Rollins started the match buzzing around Lashley like a gnat around a rhino. Lashley caught and shrugged off his tope, and in one of the cooler powerhouse spots I have seen in a while, Lashley blocked the Rollins Curb Stomp with the power of his gigantic trap muscles. Rollins was able to avoid a Lashley corner rush during the first commercial break, sending him shoulder-first into the ring post and giving Rollins something to focus an attack on. Rollins worked him over with a bicep slicer and stomps, and once he had Lashley worn down he was able to hit the tope that got shrugged off earlier. With the structure built in, they had a really fun finishing run, with Rollins nearly getting a pin when countering the Hurt Lock with a bridge and an impressive counter in which he jumped in midair and turned a Lashley spear into a pedigree.
The finish was a little flat as they did the shop-worn spot where Matt Riddle’s music played, distracting Rollins and leaving him open for a spear. They used a variation of the same finish in the very next match between Austin Theory and Kevin Owens, and in the main event of SmackDown between the Usos and the Brawling Brutes. It is tough booking finishes for eight-plus hours of TV a week, but there are better and more interesting ways to end a match than that. Great long title match overall, and I found myself much more interested in getting more Lashley vs. Rollins than I am in another round of Rollins vs. Riddle.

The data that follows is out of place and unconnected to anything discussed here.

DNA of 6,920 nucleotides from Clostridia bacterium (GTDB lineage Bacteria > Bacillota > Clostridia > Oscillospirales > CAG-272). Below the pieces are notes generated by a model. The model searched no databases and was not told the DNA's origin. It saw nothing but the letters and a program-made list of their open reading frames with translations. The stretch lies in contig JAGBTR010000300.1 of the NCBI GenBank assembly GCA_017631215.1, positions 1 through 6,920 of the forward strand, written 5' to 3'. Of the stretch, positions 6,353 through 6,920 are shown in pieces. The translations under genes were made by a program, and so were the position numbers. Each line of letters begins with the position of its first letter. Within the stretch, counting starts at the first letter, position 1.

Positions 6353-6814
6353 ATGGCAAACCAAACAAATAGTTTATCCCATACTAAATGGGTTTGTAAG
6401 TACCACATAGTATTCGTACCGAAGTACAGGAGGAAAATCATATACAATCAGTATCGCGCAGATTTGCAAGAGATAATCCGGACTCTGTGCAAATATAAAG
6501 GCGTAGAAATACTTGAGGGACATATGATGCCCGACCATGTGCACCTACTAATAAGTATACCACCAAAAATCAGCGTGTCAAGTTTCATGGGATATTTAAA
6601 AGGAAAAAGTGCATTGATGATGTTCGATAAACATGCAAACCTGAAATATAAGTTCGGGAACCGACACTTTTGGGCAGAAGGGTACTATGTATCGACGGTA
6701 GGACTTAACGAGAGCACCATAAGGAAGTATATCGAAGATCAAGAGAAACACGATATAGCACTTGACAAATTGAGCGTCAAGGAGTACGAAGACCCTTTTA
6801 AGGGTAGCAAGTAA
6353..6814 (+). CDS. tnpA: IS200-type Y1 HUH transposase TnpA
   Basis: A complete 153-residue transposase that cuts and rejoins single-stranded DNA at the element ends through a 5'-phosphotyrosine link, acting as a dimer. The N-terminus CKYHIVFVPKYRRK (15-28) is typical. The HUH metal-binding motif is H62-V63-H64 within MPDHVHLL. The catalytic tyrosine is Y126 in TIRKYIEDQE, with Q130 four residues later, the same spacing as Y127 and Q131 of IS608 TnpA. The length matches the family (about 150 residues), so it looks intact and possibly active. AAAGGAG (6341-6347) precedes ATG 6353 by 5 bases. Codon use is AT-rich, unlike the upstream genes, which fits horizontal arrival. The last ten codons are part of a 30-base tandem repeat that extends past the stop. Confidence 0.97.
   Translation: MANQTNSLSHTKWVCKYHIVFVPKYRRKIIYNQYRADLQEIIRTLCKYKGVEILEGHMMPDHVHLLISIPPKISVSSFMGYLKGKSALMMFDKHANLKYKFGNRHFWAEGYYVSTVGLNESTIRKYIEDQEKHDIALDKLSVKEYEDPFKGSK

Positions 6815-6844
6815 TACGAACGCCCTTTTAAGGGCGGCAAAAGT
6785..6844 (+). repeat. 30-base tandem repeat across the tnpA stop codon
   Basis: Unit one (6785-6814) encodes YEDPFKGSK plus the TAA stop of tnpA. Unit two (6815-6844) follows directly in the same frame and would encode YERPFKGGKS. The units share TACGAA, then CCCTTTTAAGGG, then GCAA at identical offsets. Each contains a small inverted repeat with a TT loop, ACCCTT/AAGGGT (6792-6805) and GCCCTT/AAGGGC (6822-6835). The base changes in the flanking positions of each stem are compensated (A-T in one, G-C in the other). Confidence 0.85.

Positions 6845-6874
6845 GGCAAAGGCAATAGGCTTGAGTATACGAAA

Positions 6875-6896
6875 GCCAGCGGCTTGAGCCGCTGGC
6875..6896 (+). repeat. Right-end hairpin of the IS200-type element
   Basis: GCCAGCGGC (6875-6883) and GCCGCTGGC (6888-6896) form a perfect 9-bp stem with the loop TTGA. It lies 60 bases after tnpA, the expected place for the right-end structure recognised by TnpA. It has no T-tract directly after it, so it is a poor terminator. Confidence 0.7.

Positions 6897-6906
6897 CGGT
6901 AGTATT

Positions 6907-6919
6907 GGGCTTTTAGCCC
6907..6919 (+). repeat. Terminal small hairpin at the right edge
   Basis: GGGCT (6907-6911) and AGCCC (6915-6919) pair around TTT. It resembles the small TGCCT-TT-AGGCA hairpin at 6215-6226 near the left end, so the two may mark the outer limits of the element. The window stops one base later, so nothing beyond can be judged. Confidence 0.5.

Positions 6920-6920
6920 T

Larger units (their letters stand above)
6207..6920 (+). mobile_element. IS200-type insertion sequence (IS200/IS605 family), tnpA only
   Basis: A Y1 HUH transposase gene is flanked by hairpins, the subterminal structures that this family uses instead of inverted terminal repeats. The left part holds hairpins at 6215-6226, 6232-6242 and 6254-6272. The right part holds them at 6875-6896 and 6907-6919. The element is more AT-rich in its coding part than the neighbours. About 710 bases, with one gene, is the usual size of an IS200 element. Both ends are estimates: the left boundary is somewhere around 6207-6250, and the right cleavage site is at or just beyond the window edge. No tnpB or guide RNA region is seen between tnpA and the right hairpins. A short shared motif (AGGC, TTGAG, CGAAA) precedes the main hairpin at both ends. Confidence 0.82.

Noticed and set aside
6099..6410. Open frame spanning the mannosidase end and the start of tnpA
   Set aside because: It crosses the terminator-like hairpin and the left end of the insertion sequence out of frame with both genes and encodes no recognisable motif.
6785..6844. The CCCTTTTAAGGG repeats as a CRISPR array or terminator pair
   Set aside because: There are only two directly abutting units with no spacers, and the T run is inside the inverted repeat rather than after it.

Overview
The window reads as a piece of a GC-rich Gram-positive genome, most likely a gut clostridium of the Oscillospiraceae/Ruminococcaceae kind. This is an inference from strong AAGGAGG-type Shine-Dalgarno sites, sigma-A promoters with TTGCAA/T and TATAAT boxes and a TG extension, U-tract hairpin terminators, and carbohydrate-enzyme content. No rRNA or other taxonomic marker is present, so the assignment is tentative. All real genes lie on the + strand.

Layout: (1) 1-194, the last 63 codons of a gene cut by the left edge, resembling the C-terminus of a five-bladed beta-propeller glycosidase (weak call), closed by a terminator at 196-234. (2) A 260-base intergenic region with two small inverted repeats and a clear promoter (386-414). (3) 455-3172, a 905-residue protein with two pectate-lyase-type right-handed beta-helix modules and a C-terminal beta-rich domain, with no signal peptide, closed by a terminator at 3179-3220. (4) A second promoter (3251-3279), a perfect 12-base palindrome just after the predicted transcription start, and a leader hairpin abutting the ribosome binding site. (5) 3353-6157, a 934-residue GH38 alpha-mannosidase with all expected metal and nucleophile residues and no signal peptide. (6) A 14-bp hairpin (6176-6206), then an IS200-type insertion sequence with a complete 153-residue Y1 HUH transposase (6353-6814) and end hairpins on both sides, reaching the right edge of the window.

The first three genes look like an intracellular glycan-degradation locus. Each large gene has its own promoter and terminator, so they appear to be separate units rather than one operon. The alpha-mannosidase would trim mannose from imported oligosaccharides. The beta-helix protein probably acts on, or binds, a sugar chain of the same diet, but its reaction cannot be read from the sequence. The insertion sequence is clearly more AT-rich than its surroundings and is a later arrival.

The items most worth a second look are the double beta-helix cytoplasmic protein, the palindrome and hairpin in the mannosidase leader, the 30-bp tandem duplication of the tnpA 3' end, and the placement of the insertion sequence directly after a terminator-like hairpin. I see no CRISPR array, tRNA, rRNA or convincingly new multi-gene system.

Keita Yano vs. Hikaru Sato
Tenryu Project Osaka Crush Night 2022, September 19
With Japanese wrestling icon Genichiro Tenryu currently recovering from a serious spinal injury, last week’s Tenryu Project show was, in many ways, a tribute to the boss; a show where everyone on it had real incentive to show out and perform. Tenryu Project is the current iteration of Tenryu’s vision for a wrestling promotion, which started with the All Japan breakaway promotion SWS in the early ‘90s. SWS ran co-promoted shows with the WWF and saw cool matchups featuring American stars like Ric Flair, Randy Savage, and Hulk Hogan wrestling Tenryu, as well as off-kilter matches like The Rockers vs. The Takanos and John Tenta (a.k.a. Earthquake) and Typhoon against Yoshiaki Yatsu and Haku.
Tenryu then ran the WAR promotion. (WAR initially stood for Wrestling and Romance, Wrestle Association R later.) WAR became a favorite of U.S. tape traders for both their hard-hitting Tenryu main events and their juniors division, which was headed by Último Dragón yet included U.S. stars like Chris Jericho, Lance Storm, and Rey Mysterio Jr. Tenryu Project started in 2010 as a place for Tenryu to run shows in which he headlined, and ended when Tenryu retired in 2015. However, the promotion was reinstated in 2020 and has been running several times a month since April 2021.
This match was for the Tenryu Project International Junior Heavyweight Championship title, an event dating back to the WAR days that was previously held by Último Dragón, Gedo, and Chris Jericho (who, at the time, wrestled under the name Lionheart), among others. It has been the main title in the Tenryu Project, frequently headlining their shows.